I can’t answer your question, however, I seem to have the same issue at 2.5 years post strokes. One doctor says it isn’t from stroke this late in the game, others say it is. Could be medications, could be the extreme journey that brought me here. And that is what I am curious about with you. That colorful medical history looks a little like mine…specifically Kidney failure and sepsis. I have not had a transplant but did plenty of dialysis until my kidneys began working again. And although no transplant, I do have a prostethic Aortic Valve and entire aorta, as well as having kidney, liver, and spinal repairs. Plus other issues not as similar to yours. Almost no one mentions those other conditions, and I wonder if our bodies are just worn out so it is taking its toll in exhaustion in order to get better? Many here even at years later, still have fatigue complaints. I hope you will find the answer to your question and that it is helpful to your recovery.

You have a doctor telling you that the fatigue you suffer two and a half years out from a stroke isn’t as a result of the stroke?

Do you know the basis on which they make that assertion?

It’s certainly counter my ignorant and uninformed understanding of some of the ways in which fatigue can continue to present

There’s a research project at UCL that postulates there are two different mechanisms for fatigue one fades out over months and one fades in over months - I haven’t heard the second form as described as having a defined endpoint. They are both brain chemistry related

Maybe I should go look up How it’s progressed. It’s been a year or more since I attended the presentation (online)



I found this today which explains why fatigue is such an issue post stroke.
In addition to this, your brain is working overtime, presumably like a system desperately trying to repair damaged files. Add the two together…

I’m wondering that when neuroplasticity takes place, those adjoining brain cells, they might be able to step up but never quite as good as the original damaged item. Tasks can be completed but the effort is just that much more than ever before.

“Did you know that after surviving a stroke you only have about half of the muscle strength on the affected side, but your cardiovascular strength has also been affected by roughly 50 percent? Additionally, activities of daily living, such as bathing and dressing, takes twice the amount of energy! Other factors can further compound fatigue, such as the use of prescription medications, pain, and depression.”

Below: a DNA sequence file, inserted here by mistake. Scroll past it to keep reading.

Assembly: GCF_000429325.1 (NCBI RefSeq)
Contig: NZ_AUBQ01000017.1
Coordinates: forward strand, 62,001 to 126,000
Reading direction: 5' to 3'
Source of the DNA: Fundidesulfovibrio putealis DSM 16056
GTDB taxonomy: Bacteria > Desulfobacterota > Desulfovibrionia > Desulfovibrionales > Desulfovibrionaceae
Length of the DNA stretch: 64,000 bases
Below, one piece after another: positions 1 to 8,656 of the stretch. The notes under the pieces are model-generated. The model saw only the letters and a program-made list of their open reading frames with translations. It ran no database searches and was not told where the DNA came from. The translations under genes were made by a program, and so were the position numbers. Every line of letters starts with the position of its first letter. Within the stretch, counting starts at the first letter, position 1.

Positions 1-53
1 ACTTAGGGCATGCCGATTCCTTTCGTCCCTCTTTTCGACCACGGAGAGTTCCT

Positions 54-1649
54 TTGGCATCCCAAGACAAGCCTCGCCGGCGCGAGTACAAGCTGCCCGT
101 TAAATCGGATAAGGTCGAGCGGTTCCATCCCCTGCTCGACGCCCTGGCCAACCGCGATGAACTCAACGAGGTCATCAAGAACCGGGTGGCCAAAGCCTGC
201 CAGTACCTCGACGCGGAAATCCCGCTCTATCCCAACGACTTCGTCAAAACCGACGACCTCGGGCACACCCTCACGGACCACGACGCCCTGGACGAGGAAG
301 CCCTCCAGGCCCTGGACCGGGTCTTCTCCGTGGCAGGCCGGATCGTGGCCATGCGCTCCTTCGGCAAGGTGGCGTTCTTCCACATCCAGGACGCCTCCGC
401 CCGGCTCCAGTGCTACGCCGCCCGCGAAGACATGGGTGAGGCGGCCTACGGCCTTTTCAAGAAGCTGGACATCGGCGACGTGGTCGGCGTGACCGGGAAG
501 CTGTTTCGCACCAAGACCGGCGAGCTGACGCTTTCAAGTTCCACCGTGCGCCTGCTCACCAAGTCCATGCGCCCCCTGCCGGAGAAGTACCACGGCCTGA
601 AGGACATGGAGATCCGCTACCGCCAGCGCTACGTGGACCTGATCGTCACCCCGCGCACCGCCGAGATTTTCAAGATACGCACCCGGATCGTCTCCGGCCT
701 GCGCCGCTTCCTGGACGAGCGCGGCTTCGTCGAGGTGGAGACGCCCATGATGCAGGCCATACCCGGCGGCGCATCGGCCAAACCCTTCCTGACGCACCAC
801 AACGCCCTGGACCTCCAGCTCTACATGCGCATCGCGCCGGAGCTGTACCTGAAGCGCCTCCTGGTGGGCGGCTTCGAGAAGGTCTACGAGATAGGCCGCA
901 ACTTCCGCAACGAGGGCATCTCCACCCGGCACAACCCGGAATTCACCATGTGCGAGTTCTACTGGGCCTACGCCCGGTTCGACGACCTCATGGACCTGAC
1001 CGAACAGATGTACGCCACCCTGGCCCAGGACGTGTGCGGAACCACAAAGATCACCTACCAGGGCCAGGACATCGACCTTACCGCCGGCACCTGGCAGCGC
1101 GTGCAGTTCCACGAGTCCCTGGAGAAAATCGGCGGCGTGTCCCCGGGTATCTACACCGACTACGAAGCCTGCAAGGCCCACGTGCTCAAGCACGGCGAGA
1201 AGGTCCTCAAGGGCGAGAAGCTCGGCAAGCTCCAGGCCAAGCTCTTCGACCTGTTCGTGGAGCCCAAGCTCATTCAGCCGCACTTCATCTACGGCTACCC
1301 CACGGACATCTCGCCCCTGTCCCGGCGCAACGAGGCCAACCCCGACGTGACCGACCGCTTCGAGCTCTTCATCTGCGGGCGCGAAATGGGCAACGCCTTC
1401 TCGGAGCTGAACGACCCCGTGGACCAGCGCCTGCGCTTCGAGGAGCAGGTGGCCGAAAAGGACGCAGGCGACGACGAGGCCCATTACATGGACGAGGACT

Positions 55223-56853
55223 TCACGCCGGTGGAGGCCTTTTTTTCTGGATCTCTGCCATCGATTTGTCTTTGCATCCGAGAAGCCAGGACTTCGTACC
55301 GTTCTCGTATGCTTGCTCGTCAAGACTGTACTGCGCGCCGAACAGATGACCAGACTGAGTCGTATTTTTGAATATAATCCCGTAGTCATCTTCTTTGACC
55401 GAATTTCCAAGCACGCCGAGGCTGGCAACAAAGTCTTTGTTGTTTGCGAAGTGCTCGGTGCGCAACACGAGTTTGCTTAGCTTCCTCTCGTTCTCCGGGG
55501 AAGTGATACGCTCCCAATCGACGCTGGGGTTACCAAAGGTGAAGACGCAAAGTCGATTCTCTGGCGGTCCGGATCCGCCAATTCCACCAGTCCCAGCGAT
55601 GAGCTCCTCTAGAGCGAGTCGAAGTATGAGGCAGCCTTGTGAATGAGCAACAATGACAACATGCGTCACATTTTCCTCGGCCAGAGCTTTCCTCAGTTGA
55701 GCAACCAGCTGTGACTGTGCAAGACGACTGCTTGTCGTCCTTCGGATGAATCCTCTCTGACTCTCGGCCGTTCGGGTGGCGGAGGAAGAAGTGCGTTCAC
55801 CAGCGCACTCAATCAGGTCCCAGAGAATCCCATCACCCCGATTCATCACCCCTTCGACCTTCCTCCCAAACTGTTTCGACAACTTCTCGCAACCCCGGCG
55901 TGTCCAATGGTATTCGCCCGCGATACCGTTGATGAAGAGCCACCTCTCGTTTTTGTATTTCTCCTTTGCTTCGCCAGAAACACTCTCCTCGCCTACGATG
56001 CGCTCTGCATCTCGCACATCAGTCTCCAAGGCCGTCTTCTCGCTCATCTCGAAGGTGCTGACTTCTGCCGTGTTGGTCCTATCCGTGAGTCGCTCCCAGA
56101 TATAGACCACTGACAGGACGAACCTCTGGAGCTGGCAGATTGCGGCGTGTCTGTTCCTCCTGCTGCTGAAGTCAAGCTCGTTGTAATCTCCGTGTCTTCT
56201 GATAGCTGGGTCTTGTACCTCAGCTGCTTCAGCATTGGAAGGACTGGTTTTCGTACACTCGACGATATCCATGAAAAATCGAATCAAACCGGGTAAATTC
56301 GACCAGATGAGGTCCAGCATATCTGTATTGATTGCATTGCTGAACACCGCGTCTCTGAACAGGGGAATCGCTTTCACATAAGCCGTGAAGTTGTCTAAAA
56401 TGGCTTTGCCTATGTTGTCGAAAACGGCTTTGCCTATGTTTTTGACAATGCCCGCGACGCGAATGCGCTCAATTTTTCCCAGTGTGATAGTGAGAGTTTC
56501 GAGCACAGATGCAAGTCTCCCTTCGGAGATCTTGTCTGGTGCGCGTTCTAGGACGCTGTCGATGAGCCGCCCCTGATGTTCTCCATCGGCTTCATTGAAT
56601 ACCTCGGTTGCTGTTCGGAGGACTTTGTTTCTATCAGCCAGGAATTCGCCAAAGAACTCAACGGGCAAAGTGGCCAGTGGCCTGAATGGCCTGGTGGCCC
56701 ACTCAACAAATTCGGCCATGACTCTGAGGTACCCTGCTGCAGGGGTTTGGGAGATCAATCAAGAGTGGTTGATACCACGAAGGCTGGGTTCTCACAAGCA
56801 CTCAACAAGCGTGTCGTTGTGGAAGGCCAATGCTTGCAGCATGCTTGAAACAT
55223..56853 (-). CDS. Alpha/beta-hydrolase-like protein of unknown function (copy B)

It’s also worth flagging that sleep apnea is much more likely post stroke. That would definitely impact on fatigue/tiredness and the suggestion is not to sleep on your back.


I would agree with that. Those activities also take me over twice the time to perform.


And need a rest between them :frowning:


I didn’t think to research…OOMPH! That lightbulb often does not come up for me! I could just wait until Simon does it for me, but I am awake and on the internet, so now is as good a time as any.

@SimonInEdinburgh, the doctor who says the fatigue is not stroke related is the pulmonologist. Fatigue is a vague discription of what we have all talked about so often here. What I mean, @RedFraggle talked about during our Zoom meeting. We all describe it a bit differently, but for me it is all consuming, overwhelming heaviness, as if all of me is filled with lead, or iron. It begins with my head. I can’t think, I tremor, find it hard to move or speak, or even hold my head up. I just have to lay down.

I suspect the angina I am feeling has more to do with missed heartbeats and bouts of Afib. Another doctor thought maybe long covid, or Chronic Lyme disease. I thought I might have had pnuemonia, but no one looked for that.

The word fatigue just fits way too many illnesses to make it easy to sort out, and so does chest pain as well, thus the pulmonologist, but I haven’t met my new cardiologist yet.

I am interested in knowing the descriptive words all of you use to describe the ‘brain fog’ we all seem to have.



Yes I agree. Stroke is a word like cooking. It evokes a whole class. Roasting and baking might be equivalent to hemorrhagic and ischaemic. Baking itself can be of a joint of meat or a cake.

I think I would posit fatigue is a cake because there is some flour and butter and sugar mixed in an inseparable melange. There is some manifestation that is physical, there is an element that is cognitive, there is an element that is motivational or emotional or both in baking a batch of fatigue.

I have often suggested to folk that they keep a diary of nutrition and hydration and stimulation to identify triggers and I don’t know if many have picked it up but I’ve also suggested a diary of their fatigue as in ‘can’t be arsed’ versus ‘can’t think’ vs ‘don’t have the energy to move’.